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Great Tips on How to Buy and Hire Mobility Scooters

Folding Scooter
There are several things you need to consider before you buy a mobility scooter, but one of the first is whether you’re going to buy your scooter online or in-store. Buying online has the benefit of being convenient, but you don’t benefit from in-store service and advice.

TGA Mobility suggests that you ask online suppliers the following questions before you opt for convenience:

  • Does the product arrive in parts which you have to assemble or does it arrive ready-to-go? Consider your physical limitations and resources: Will you be able to assemble a scooter or do you have friends and family who can (and will) help you?
  • What happens if the scooter is damaged in transit?
  • Is it delivered by a courier company or by the company itself? This is important because an independent courier won’t be able to demonstrate any of the features, but a company representative can give you a demo and give you advice regarding proper use, maintenance and care.
  • What happens if the scooter breaks down or a part needs to be repaired/replaced? Can the company pick up scooters for repair or is the owner’s responsibility to take the scooter to a repair centre?
  • What is the response time after breakdowns are reported? What is the average repair time? Are ‘loaner’ scooters available while repairs are being carried out?
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Hoveround also has some good advice for anyone wanting to buy a mobility scooter online:

  • Choose a company that prides itself on being 100% accountable to consumers.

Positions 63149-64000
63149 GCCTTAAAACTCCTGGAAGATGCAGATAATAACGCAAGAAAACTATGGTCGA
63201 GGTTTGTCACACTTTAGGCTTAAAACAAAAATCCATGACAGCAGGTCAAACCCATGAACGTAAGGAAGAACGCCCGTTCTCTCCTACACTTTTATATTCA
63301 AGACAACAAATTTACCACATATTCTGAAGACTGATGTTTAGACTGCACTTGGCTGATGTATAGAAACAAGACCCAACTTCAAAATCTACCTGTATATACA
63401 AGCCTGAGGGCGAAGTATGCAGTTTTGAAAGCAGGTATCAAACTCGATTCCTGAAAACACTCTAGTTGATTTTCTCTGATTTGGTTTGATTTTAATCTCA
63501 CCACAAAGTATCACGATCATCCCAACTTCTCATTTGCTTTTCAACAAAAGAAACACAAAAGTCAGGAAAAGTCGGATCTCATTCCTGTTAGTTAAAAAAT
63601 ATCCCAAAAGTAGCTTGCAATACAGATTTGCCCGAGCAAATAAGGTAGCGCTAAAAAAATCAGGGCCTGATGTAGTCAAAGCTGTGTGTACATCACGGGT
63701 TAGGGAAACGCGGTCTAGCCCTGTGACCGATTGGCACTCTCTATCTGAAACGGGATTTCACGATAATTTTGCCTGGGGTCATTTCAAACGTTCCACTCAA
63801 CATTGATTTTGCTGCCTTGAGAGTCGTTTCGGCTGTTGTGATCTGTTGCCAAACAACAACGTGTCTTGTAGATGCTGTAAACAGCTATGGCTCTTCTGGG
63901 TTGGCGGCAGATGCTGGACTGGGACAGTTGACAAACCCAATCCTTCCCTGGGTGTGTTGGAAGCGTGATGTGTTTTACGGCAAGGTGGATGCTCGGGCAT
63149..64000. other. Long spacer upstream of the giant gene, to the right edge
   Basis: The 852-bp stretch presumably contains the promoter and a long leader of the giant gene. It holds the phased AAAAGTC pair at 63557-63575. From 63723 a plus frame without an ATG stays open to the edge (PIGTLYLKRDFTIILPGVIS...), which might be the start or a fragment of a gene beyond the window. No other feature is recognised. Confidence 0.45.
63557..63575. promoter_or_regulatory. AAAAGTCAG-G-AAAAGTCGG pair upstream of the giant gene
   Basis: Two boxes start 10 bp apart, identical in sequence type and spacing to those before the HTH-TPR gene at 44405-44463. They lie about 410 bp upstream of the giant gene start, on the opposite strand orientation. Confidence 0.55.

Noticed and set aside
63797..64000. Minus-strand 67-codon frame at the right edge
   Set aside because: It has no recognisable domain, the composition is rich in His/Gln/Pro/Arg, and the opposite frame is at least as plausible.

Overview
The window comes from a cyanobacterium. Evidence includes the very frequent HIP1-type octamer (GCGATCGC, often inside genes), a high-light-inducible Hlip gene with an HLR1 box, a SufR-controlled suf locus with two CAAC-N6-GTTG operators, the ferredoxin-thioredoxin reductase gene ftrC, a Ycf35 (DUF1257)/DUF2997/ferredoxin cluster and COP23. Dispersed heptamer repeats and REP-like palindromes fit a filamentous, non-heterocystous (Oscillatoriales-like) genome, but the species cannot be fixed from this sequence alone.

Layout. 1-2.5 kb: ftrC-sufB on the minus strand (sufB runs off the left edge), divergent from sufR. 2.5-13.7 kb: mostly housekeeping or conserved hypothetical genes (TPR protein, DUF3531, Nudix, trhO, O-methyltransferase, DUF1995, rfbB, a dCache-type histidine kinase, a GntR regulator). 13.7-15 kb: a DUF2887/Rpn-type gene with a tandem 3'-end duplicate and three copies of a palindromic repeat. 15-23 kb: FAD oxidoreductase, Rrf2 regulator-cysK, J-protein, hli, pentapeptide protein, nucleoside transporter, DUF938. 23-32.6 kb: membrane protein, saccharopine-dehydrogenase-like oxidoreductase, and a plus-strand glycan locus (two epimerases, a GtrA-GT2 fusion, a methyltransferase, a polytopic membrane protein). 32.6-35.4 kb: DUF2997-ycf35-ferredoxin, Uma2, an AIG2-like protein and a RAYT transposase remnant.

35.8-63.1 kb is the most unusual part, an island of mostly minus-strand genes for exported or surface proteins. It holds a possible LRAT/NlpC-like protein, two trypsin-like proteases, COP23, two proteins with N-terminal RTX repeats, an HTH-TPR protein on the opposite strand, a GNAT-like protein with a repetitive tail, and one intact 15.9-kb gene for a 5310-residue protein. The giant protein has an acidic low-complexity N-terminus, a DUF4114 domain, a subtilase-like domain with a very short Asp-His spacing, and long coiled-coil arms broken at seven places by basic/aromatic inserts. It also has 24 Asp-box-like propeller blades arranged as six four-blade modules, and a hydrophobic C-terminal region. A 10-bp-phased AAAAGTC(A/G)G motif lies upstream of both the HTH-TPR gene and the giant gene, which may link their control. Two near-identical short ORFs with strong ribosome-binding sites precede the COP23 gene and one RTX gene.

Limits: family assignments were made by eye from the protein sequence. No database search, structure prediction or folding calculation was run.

• Look for industry-standard certifications and accreditations.
  • Is the site transparent; for example, it contains all the details about pricing, warranties and repair and return policies.
  • Provides ongoing assistance and support.

(Note: Hoveround sells mobility scooters online.)

Whether you choose an online or a bricks and mortar supplier, you need to find out about the company’s reputation. Are they trustworthy and reliable, do they have good customer and after-sales service, do they maintain new stock and keep a supply of parts in-store?

If you doubt that the company can meet your needs in anyway, you should follow your gut a look elsewhere.

Buying a mobility scooter in-store may not be as convenient, but you can see the models in person and try them on for size. For example, you can sit in the seat and adjust the tiller or handles to see if it can be customised to your capabilities and size. Important features to consider include proper back support and easy-to-grip controls.

Bricks and mortar stores tend to carry different makes and models, so you can compare as you go, instead of trying to estimate and remember online comparisons. Shop around and don’t be tempted to buy a scooter at the first store you enter. It’s easy to find an affordable scooter that ‘will do’ but another store may offer more features and more benefits for less.

Sales staff can give you advice on what type of scooter best suits your needs; for example a 3-wheel or 4-wheel scooter. They can also fully explain the manual, service plan (if there is one) and recommend insurance. Motability dealers will also do a home visit to make sure you’re getting on all right.

Hire mobility scooters or buy?

Mobility Scooter hireAs with most products, it’s thought that you should hire a mobility scooter if you have short-term needs, and buy a scooter if you need one on a permanent basis.

Good times to hire a scooter include:

  • When you’re going on holiday and you have a deluxe, not very portable model at home. You can easily hire a scooter when you reach your destination.
  • When you have a temporary injury, such as a broken leg or torn ligaments, which will heal and get you back on your feet within a couple of months.